Jennifer Burnham (Geography) had an article accepted for publication in the Danish journal Dansk Ornithologisk Foreningss Tidsskrift. The article reported on findings from the 2008 Greenland field season regarding bird sureys of remote arctic islands. These surveys help provide baseline data for better understanding the effects of climate change in the Arctic.
Paul Croll's article "An Empirical Assessment of Whiteness Theory: Hidden from How Many?" was published in the journal Social Problems (August 2009). The article uses data from a national survey to conduct an empirical assessment of core theoretical tenets of whiteness studies. Consistent with whiteness theories, white Americans are less aware of privilege than individuals from racial minority groups and consistently adopt color-blind, individualist ideologies. However, whites are both more connected to white identity and more aware of the advantages of their race than many theoretical discussions suggest. The article was co-authored with Douglas Hartmann and Joseph Gerteis of the University of Minnesota.
Paul Croll recently attended the American Sociological Association's Annual Meeting in San Francisco where he presented his paper "Explanations for Racial Disadvantage and Racial Advantage: Beliefs about Both Sides of Inequality in America."
Cathy Goebel's biographical information will be included in Marquis' Who's Who in America 2010 and Who's Who in the World 2010.
Naoko Gunji, assistant professor of Art History, co-curated and provided scholarly information for the exhibition Images of the Floating World: An Exhibit in Memory of Ray and Yone Tanaka opening at the Putnam Museum in Davenport at 6:00 p.m. this Friday, August 28th. A ribbon-cutting ceremony at 6:00 p.m. precedes the exhibition and reception immediately following until 8:00 p.m. Dr. Gunji selected and identified twenty-three pieces from the approximately two hundred ukiyo-e prints in the collection. She also discerned their international and historic significance as the same prints are found in archives of prestigious Japanese museums, libraries and universities. Her preliminary research will be included in the descriptive panels for the exhibition. The selected Japanese prints primarily depict people's activities in four seasons and many scenes from kabuki plays in the 19th century. The impressive list demonstrates the rich scholarly contribution that this project provides to the local as well as larger scholarly communities and its pedagogical potential as Dr. Gunji will further research these works of art with her students toward effective faculty/student collaboration.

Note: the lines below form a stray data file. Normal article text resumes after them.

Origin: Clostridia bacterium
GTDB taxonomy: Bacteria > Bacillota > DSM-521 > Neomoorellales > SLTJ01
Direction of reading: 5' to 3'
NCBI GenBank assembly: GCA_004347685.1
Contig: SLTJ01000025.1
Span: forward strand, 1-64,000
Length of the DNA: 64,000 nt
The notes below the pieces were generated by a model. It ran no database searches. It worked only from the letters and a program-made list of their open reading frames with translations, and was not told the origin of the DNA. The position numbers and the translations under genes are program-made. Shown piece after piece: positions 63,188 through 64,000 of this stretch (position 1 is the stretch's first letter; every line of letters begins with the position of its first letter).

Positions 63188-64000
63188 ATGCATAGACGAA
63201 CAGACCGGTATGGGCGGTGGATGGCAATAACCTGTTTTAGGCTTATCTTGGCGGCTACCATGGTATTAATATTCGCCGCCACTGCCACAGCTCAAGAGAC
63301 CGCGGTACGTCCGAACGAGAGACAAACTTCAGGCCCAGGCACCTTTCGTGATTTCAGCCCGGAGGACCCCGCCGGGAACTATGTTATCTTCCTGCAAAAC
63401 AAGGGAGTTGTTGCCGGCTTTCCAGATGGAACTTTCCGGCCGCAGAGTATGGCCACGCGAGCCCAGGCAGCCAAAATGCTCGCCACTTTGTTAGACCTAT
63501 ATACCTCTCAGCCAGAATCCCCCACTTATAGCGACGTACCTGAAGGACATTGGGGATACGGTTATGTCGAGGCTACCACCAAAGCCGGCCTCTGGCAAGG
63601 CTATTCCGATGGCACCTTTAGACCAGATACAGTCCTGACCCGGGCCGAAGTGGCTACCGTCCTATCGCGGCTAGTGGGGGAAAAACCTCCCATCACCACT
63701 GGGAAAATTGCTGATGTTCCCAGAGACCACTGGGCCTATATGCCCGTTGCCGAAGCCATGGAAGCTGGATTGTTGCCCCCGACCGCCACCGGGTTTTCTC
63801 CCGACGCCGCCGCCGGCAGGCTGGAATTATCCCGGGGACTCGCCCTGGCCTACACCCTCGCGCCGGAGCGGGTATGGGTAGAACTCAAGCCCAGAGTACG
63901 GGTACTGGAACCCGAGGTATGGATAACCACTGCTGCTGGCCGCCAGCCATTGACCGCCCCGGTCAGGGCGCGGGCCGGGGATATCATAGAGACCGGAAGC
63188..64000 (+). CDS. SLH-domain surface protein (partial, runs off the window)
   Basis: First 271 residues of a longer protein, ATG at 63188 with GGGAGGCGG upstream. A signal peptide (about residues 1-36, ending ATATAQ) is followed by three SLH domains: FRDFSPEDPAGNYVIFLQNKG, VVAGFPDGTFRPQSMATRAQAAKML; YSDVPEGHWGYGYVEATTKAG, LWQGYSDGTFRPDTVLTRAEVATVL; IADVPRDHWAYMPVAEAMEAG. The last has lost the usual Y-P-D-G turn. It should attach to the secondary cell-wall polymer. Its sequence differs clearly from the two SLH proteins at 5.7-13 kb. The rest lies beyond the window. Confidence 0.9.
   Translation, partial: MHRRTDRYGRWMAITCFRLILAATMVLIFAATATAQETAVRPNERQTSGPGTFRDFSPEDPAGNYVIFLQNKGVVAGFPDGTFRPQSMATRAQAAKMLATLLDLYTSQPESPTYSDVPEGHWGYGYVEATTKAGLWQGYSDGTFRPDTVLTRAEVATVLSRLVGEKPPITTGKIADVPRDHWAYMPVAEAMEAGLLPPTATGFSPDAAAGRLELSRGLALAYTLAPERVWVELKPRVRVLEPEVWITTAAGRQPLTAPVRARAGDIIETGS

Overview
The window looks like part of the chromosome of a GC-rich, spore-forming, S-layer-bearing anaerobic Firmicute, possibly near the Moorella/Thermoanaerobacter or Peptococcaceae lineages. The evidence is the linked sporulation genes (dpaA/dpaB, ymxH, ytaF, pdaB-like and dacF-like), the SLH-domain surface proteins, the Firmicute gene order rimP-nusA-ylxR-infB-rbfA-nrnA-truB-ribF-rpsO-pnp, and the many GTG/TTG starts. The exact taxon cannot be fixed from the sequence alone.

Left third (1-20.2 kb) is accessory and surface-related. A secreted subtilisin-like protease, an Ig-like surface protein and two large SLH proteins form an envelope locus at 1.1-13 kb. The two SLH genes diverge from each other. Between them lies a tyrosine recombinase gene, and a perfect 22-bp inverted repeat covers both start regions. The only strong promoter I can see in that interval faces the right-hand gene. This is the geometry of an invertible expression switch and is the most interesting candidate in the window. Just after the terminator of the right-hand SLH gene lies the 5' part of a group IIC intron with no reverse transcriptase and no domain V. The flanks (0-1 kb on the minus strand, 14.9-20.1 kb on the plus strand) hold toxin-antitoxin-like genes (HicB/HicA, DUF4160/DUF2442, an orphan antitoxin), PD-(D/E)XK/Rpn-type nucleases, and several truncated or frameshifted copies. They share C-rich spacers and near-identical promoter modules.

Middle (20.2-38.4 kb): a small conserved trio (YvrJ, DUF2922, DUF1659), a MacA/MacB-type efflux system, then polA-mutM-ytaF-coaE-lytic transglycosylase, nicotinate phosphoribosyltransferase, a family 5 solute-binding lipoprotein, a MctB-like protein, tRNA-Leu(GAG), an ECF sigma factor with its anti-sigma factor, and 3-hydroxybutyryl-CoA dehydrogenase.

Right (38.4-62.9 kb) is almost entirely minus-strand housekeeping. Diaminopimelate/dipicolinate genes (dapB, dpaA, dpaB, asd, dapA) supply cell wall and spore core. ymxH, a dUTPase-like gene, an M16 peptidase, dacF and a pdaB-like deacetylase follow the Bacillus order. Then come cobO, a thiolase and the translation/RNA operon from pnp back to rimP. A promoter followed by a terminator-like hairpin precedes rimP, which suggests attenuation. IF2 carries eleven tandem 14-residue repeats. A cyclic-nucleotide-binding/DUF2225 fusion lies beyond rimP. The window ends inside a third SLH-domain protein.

Bill Hammer has been awarded a $286,152 grant by the National Science Foundation for his project entitled: New Research on the Mesozoic Vertebrate Faunas of the Beardmore Glacier Region, Antarctica. This funding is for a three year period and the project support includes additional logistic funding not included in the grant award for a two month expedition to Antarctica during the 2010-11 austral summer. Former Augustana student Nathan Smith (now a PhD student at the University of Chicago) and Allison Beck of the biology department are working with Bill on this project.
Steve Klien and Margaret Farrar have contributed a chapter entitled "The Diatribe of Ann Coulter: Gendered Style, Conservative Ideology, and the Public Sphere" to the forthcoming book Gender and Political Communication in America: Rhetoric, Representation, and Display. Their project was funded by a 2007 Augustana Presidential Research Fellowship. The book, edited by Janis L. Edwards, will be released in August 2009 from Lexington Books as part of their Studies in Political Communication series.